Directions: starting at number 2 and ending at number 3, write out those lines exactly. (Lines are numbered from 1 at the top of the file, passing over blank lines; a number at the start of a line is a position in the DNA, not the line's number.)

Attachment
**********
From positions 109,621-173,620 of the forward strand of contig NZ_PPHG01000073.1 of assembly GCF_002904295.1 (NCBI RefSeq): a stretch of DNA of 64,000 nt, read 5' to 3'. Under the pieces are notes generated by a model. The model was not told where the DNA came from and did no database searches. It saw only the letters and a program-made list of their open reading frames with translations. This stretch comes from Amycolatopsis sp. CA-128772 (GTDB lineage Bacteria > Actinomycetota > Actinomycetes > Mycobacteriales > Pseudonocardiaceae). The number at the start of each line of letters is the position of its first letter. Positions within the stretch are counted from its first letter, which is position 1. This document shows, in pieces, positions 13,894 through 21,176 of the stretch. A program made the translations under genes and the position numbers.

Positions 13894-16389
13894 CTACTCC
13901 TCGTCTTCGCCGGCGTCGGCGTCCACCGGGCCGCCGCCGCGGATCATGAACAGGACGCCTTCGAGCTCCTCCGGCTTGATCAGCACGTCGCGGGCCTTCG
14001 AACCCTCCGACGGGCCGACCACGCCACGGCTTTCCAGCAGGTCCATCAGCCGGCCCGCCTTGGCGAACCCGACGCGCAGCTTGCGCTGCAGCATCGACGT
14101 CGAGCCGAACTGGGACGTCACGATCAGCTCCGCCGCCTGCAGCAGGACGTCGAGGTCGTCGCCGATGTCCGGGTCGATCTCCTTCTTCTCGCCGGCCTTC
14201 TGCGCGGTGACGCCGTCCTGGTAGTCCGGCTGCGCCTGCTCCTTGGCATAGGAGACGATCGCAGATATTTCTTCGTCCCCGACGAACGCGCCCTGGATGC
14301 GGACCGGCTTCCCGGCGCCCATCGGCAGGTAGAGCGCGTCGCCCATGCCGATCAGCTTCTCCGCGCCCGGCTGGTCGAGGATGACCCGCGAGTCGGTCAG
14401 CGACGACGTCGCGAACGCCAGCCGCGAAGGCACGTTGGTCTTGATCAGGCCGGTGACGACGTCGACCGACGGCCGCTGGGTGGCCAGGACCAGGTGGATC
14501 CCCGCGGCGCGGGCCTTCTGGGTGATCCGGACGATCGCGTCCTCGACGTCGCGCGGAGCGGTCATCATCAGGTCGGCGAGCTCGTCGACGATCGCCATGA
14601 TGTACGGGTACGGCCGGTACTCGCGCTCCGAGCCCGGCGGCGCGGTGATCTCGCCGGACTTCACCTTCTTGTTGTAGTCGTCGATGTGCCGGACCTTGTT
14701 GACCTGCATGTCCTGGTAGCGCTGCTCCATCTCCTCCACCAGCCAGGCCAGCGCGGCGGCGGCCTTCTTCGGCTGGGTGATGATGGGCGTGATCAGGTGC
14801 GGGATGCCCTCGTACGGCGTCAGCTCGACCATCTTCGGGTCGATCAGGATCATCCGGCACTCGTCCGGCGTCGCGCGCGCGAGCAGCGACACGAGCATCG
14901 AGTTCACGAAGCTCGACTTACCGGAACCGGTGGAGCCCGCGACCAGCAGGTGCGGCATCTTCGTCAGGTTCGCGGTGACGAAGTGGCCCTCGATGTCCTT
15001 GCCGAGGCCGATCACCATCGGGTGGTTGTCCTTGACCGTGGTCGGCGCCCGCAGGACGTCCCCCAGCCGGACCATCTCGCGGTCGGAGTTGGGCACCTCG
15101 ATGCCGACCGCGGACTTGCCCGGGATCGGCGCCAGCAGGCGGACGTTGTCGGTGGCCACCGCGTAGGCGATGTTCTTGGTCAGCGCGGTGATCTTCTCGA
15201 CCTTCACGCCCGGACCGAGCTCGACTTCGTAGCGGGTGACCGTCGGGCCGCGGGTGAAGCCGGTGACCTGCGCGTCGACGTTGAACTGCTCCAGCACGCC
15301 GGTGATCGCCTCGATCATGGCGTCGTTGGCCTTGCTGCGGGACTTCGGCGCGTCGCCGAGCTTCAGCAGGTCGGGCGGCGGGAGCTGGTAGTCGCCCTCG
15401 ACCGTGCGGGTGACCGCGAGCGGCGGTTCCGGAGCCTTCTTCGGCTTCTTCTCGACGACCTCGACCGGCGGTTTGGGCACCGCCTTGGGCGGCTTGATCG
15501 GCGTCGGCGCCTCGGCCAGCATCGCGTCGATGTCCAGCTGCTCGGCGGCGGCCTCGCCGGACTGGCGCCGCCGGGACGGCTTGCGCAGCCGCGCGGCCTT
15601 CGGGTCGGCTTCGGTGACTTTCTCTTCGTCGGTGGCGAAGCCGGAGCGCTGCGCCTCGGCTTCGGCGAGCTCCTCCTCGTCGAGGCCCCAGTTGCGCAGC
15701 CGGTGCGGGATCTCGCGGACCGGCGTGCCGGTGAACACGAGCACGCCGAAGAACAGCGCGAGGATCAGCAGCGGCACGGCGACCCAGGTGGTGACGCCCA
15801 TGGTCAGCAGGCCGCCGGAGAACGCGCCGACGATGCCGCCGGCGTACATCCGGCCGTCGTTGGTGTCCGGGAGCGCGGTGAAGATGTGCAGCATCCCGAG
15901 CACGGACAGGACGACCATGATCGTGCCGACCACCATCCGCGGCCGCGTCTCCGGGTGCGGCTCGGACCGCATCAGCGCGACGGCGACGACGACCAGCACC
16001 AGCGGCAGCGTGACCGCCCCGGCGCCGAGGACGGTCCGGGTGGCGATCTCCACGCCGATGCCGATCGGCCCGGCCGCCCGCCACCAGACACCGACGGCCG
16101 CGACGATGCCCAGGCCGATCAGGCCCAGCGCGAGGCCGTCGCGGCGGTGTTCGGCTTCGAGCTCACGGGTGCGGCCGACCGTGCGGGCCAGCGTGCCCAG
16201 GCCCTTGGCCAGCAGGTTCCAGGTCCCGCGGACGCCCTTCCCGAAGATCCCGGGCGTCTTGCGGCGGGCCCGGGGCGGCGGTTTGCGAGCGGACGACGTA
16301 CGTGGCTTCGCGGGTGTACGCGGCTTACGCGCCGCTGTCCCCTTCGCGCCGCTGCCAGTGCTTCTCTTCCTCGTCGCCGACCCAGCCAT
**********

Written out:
Positions 13894-16389
13894 CTACTCC